The 2,500-page chargesheet submitted in court uses witnesses, fingerprints, CCTV footage and forensics to establish that the juvenile committed the murder.

New Delhi: The class 11 student who allegedly killed a class 2 student inside the washroom of an international school in Gurugram, on 8 September 2017, went home happy and was relieved to see the news of conductor Ashok Kumar’s arrest on television.

Yet, as a precautionary measure, he phoned a friend, who he thought may blow his cover, to convince him to not give any statement to the police, if approached. The friend, however, refused, and the juvenile landed in trouble, the CBI’s investigation into the murder case has revealed.

The detailed chargesheet submitted to court runs into 2,500 pages and has statements from 127 witnesses, reports of the fingerprints bureau, details of CCTV footage accessed from three cameras, 204 pieces of forensic evidence, and detailed reports by the Central Forensic Science Laboratory. The CBI has given a clean chit to bus conductor Ashok Kumar, and has slammed the initial investigation by the Gurugram police.

Here are the key deductions made in the chargesheet:

Juvenile’s hands were wet when he left the washroom

Among the witnesses whose statements have been recorded by CBI, 11 are prime witnesses that include the classmates and other students who knew the juvenile.

A class 12 student in her statement said that she was crossing the entrance to the boys’ toilet on the ground floor when she saw the juvenile coming out, wiping his hands with a handkerchief. She said the juvenile opened the door and turned towards his left, making a gesture to someone she does not know.

Her brother, a class 9 student, who too was going towards the washroom, said that he saw the juvenile coming from the side of the washroom corridor near the water cooler, and they both smiled at each other while crossing paths. He said they casually shook hands and that the juvenile’s hands were wet.

“‘Bholu’ (as the chargesheet refers to the juvenile) had stated that he came out of the washroom immediately after he saw ‘Prince’ (as the chargesheet refers to the victim) soaked in blood. He did not reveal anything about washing his hands (or) using a handkerchief,” the chargesheet says.

He asked five of his friends to arrange for poison

Another class 11 student, a friend of the juvenile, has said that he was asked to get a knife or poison by the juvenile as he intended to kill someone, but he refused to comply.

A class 9 student revealed that the juvenile told him to arrange for poison 4-5 days before the parent-teacher meeting to be held in August, and even offered to pay for it.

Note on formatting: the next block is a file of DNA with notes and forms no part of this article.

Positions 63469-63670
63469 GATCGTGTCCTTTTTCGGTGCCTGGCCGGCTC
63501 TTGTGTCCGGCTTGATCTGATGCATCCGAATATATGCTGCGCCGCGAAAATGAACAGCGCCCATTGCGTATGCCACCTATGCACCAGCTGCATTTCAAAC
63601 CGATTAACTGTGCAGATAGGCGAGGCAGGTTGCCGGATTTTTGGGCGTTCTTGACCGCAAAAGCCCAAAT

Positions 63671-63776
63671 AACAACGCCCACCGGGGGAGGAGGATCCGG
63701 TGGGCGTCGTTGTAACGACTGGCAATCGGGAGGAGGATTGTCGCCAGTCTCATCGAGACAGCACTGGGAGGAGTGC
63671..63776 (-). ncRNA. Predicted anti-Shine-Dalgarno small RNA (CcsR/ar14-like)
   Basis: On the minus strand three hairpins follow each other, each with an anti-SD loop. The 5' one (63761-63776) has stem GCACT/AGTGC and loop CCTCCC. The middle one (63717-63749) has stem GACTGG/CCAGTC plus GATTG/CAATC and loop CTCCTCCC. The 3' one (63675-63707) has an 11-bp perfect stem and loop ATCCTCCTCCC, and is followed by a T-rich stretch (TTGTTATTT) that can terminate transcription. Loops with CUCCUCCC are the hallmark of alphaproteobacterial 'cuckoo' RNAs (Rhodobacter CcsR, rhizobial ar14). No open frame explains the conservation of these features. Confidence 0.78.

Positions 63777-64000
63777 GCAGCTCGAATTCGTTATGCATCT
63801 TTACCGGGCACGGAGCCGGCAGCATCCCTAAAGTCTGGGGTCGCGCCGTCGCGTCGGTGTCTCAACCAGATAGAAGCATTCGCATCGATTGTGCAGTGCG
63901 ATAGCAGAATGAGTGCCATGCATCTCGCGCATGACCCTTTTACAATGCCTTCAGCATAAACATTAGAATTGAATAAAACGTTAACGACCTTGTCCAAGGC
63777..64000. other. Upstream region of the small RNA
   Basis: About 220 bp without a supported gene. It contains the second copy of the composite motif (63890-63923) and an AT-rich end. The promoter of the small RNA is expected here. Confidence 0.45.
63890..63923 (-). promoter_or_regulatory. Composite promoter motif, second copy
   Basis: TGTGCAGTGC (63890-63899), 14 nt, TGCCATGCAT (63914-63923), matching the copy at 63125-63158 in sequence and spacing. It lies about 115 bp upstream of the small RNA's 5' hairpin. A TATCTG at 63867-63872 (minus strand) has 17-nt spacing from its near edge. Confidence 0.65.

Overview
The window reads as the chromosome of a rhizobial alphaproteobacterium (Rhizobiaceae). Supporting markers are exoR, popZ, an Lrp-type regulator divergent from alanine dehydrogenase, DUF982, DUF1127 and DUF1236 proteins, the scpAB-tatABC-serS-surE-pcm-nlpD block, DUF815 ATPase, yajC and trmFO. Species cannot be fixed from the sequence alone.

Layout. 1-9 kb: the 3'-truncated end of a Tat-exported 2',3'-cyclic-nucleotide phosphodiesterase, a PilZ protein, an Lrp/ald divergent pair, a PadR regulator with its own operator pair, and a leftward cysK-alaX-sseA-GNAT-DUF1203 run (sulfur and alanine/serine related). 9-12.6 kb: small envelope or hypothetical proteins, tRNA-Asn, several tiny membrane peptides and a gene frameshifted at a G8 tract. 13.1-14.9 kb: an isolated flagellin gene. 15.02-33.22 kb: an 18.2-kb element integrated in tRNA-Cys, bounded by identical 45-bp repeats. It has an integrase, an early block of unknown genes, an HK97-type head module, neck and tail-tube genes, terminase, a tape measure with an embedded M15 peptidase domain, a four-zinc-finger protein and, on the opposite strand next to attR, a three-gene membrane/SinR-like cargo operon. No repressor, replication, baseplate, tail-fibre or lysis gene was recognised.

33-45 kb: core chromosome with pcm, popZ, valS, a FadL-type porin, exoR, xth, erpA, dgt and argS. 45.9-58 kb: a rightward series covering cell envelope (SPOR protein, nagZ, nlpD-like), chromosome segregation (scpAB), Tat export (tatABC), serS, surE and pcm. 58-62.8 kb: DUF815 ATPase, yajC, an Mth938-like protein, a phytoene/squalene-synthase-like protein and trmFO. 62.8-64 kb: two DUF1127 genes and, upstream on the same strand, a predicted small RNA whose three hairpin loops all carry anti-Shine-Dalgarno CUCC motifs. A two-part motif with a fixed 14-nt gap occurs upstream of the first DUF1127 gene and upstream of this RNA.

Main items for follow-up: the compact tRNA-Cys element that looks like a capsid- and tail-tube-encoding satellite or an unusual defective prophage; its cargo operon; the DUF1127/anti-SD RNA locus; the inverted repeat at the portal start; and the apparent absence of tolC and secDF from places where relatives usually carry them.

Five more classmates of the juvenile have been made witnesses in the case. They said that on 19 August, when they were sitting together on the first bench in the class, the juvenile discussed his plan to mix the poison in the water bottle of some child or in the water tank, and put the blame on another classmate and his brother.

The statements of the students have been recorded before the magistrate and their names have been withheld by ThePrint to protect their identity.

Juvenile’s fingerprint found on the toilet door

When the juvenile was taken into custody, the CBI asked the court for permission to take his fingerprints. They matched with the fingerprints lifted from the scene of crime.

CFSL’s report on fingerprints established that the impression found on the door lock in the toilet in which the victim was murdered is identical with the specimen right thumb impression of the juvenile.

The fingerprints bureau also established that Ashok Kumar’s prints did not match the prints lifted by the Gurugram Police from the scene of the crime.

Juvenile’s cover up

When CBI questioned the juvenile on what he was doing near the washroom on the ground floor, while his class was on the second floor, he told them that his friend had asked him to wait for him near the water cooler.

CBI’s investigation, however, revealed, that the friend referred to here, entered the school main gate at 7:30:08 hours and was then seen on the second floor on CCTV footage. The juvenile was seen entering the school at 7:34:05; by that time, his friend had already reached the class on the second floor.